Multiple factors motivate no reperfusion in STEMI

Multiple factors motivate no reperfusion in STEMI
For patients presenting with ST-segment elevation myocardial infarction, the decision for no reperfusion is usually multifactorial, with the most common factor being advanced age, according to a study published in the Aug. 15 issue of The American Journal of Cardiology.

(HealthDay) -- For patients presenting with ST-segment elevation myocardial infarction (STEMI), the decision for no reperfusion is usually multifactorial, with the most common factor being advanced age, according to a study published in the Aug. 15 issue of The American Journal of Cardiology.

To examine the reasons underlying the decision not to give in patients with STEMI and the outcomes for these patients, Frances O. Wood, M.D., from William Beaumont Hospital in Royal Oak, Mich., and colleagues identified 139 patients (mean age, 80 years; 61 percent women, 31 percent with diabetes, and 37 percent with known ) from a total of 1,126 patients with STEMI who did not undergo reperfusion therapy at a high-volume percutaneous coronary intervention center, from October 2006 to March 2011.

The researchers found that 52 percent of the 139 patients presented with primary diagnoses other than STEMI, and 28 percent developed STEMI more than 24 hours after admission. Advanced age, comorbid conditions, acute or chronic kidney injury, delayed presentation, advance directives precluding reperfusion, patient preference, and dementia were the most common reasons for no reperfusion. Sixty percent of the patients had three or more reasons for no reperfusion. Cardiogenic shock, intubation, and advance directives prohibiting reperfusion after physician consultation were associated with hospital mortality. In-hospital mortality was 53 percent and one-year mortality was 69 percent.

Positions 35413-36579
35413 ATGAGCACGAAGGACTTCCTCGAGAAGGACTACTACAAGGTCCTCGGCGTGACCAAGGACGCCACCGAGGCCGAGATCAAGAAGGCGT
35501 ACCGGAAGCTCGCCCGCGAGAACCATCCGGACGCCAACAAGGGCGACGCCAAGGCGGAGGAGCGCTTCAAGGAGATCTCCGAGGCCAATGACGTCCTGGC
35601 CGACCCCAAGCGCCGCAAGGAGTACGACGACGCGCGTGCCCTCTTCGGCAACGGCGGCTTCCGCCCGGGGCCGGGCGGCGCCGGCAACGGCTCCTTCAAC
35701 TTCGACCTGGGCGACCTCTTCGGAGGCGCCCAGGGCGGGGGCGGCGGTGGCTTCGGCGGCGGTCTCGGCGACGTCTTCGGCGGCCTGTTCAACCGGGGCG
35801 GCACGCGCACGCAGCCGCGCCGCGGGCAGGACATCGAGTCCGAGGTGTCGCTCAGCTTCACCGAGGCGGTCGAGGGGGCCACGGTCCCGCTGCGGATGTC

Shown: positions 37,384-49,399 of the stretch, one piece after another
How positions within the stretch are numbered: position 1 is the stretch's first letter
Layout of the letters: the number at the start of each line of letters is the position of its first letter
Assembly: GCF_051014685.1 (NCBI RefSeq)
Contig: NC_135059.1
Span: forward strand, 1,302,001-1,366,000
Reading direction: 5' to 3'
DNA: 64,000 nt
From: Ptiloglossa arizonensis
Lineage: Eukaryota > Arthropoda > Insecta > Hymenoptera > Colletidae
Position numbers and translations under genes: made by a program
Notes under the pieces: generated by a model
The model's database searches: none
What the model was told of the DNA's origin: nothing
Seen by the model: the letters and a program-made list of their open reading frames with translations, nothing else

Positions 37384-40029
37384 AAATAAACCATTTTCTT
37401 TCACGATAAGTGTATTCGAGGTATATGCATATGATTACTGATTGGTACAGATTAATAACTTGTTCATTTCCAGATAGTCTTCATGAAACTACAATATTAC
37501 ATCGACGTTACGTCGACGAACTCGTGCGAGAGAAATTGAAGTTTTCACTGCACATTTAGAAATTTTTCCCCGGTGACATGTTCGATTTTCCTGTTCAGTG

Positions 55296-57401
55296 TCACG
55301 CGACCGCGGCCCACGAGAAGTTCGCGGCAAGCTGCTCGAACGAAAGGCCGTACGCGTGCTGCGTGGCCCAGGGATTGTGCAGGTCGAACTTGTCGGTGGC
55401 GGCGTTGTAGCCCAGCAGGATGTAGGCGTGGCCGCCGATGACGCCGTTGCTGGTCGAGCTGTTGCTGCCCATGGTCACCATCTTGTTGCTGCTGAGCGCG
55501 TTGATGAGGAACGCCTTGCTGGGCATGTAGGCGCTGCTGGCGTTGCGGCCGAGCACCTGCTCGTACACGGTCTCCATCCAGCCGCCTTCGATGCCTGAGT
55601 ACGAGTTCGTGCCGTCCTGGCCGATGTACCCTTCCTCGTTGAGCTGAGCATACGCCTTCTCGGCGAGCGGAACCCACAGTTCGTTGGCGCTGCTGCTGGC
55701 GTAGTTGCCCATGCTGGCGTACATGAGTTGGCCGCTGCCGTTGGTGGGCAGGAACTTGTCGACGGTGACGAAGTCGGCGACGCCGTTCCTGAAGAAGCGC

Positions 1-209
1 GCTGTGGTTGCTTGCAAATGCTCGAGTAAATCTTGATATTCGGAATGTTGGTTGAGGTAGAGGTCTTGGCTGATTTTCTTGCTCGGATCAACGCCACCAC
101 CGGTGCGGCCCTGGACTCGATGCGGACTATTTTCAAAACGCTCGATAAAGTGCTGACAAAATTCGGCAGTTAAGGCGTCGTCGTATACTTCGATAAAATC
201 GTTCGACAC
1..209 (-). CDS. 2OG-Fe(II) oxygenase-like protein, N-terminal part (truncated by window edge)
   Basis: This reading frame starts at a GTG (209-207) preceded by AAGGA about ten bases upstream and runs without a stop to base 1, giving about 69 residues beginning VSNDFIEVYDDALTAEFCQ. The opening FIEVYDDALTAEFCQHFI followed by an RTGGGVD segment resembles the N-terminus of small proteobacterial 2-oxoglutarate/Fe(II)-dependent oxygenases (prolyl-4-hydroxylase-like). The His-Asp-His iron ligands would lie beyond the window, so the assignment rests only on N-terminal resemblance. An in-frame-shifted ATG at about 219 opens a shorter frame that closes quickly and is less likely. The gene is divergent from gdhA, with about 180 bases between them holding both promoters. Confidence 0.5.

"The decision for no reperfusion was multifactorial, with advanced age reported as the most common factor," the authors write. "Outcomes were poor in this population, and fewer than half of these patients survived to hospital discharge."

One author disclosed to pharmaceutical and medical device companies.

More information: Abstract
Full Text (subscription or payment may be required)

add to favorites email to friend print save as pdf

Related Stories

Statewide coordinated STEMI approach deemed successful

Jun 05, 2012

(HealthDay) -- A statewide coordinated effort across hospitals and emergency medical service (EMS) providers to transport patients with ST-segment elevation myocardial infarction (STEMI) to hospitals providing ...

Recommended for you

Researchers aim to simplify life saving drug

16 hours ago

Heparin, the life saving blood thinner used in major surgeries and treatment of heart diseases, is a complicated drug but a research team from the University of British Columbia has set out to make its use a lot safer by ...

Frequent readmissions, high costs after cardiac arrest

16 hours ago

(HealthDay)—Frequent readmissions and high inpatient costs are seen among older survivors of in-hospital cardiac arrest, according to a study published online Oct. 28 in Circulation: Cardiovascular Quality an ...

User comments

Please sign in to add a comment. Registration is free, and takes less than a minute. Read more

Click here to reset your password.
Sign in to get notified via email when new comments are made.